In addition, what is the impact of sucralose on the environment?  What happens after it is flushed down the toilet is a matter of speculation.  Does it remain stable or react with other substances to form new compounds?  Is the sucralose or any resulting chemicals safe for the environment?  How will this chemical affect aquatic life such as fish, as well as other animals?  Will sucralose begin to appear in our water supplies, just as some drugs are beginning to be found?  Of course, we will likely not know the answers to these questions for many years, if ever.  One of the main reasons for this is that the FDA DID NOT REQUIRE AN ENVIRONMENTAL IMPACT STATEMENT FOR SUCRALOSE, because in their words, “the action will not have a significant impact on the human environment.”  One study did find that sucralose is metabolized by microorganisms in both water and soil.  However, the ecological impact of this new chemical being introduced into the environment is unknown.

THE LONG-TERM SAFETY OF SUCRALOSE IS UNKNOWN.  Few human studies have been published on the safety of sucralose.  Sucralose has a) no long history of safe use, b) no independent monitoring of health effects, c) no long-term human studies, and d) no independent human studies.  Research in animals (rats, mice, and rabbits) has shown that sucralose can cause many problems including shrunken thymus glands (up to 40% shrinkage), enlarged liver and kidneys, atrophy of lymph follicles in the spleen and thymus, increased cecal weight, reduced growth rate, decreased red blood cell count, hyperplasia of the pelvis, extension of the pregnancy period, aborted pregnancy, decreased fetal body weights and placental weights, and diarrhea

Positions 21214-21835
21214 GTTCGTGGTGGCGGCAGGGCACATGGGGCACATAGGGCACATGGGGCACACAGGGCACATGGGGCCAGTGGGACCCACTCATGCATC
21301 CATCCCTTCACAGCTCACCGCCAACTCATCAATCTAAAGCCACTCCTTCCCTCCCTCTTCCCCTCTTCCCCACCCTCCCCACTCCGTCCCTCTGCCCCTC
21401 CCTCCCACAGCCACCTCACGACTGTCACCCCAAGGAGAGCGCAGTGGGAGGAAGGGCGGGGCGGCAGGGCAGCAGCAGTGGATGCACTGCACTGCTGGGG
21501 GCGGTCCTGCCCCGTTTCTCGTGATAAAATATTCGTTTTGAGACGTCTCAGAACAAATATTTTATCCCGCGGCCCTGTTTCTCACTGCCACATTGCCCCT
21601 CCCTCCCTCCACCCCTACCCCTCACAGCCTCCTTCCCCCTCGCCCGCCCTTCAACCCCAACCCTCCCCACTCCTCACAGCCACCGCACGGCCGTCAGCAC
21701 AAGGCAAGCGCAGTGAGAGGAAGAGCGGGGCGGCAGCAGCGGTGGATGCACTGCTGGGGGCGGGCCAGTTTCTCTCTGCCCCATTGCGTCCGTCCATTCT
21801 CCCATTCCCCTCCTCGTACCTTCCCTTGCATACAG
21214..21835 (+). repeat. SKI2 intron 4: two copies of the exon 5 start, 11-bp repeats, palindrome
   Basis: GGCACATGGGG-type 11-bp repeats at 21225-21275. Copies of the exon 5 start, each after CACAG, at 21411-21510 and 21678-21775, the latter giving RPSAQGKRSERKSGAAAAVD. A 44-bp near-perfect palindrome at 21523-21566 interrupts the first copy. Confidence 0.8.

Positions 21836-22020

Aspartame is the technical name for the brand names Nutrasweet, Equal, Spoonful, and Equal-Measure.  Aspartame is, by far, the most dangerous substance on the market that is added to foods.  Aspartame accounts for over 75% of the adverse reactions to food additives reported to the FDA.  Many of these reactions are very serious including seizures and death.  A few of the 90 different documented symptoms listed include:  headaches/migraines, dizziness, seizures, nausea, numbness, muscle spasms, weight gain, rashes, depression, fatigue, irritability, tachycardia, insomnia, vision problems, hearing loss, heart palpitations, breathing difficulties, anxiety attacks, slurred speech, loss of taste, menstrual problems, hallucinations, tinnitus, vertigo, fibromyalgia and multiple sclerosis symptoms, memory loss, and joint pain.  According to researchers and physicians studying the adverse effects of aspartame, the following chronic illnesses can be triggered or worsened by ingesting aspartame:  brain tumors, multiple sclerosis, epilepsy, chronic fatigue syndrome, Parkinson’s disease, Alzheimer’s, mental retardation, lymphoma, birth defects, fibromyalgia, and diabetes. 

Some scientists believe aspartame causes altered brain function and behavior changes.  These scientists are concerned about the biochemical quirks of artificial sweeteners.  The sweetener aspartame is a combination of two amino acids, aspartic acid and phenylalanine.  Amino acids have different effects on the brain than sugars do.  In natural foods these amino acids enter the brain in company with other naturally occurring nutrients.  Theoretically, it is also possible that the amino acids in the artificial sweeteners could compete with the natural amino acids in the foods, throwing the neurotransmitters out of balance.

For more information, please read Excitotoxins:  The Taste That Kills by Russell Blaylock, MD.


Derived from birch cellulose and considered a carbohydrate alcohol. .  While it has the same amount of calories as sucrose, it metabolizes in a dissimilar manner and may be used safely for diabetics and hypoglycemics.  Bacterial salivary organisms do not feed, grow, or ferment on xylitol as they do on other simple sugars.  “Sugar-free” chewing gum contains xylitol which does not promote bacteria that forms cavity-causing acids.  It is best used in small quantities because studies show that prolonged use or large intake may produce the following side effects:  weight gain, diarrhea, tumor growth, liver/kidney/brain dysfunction.

Back to Top of Page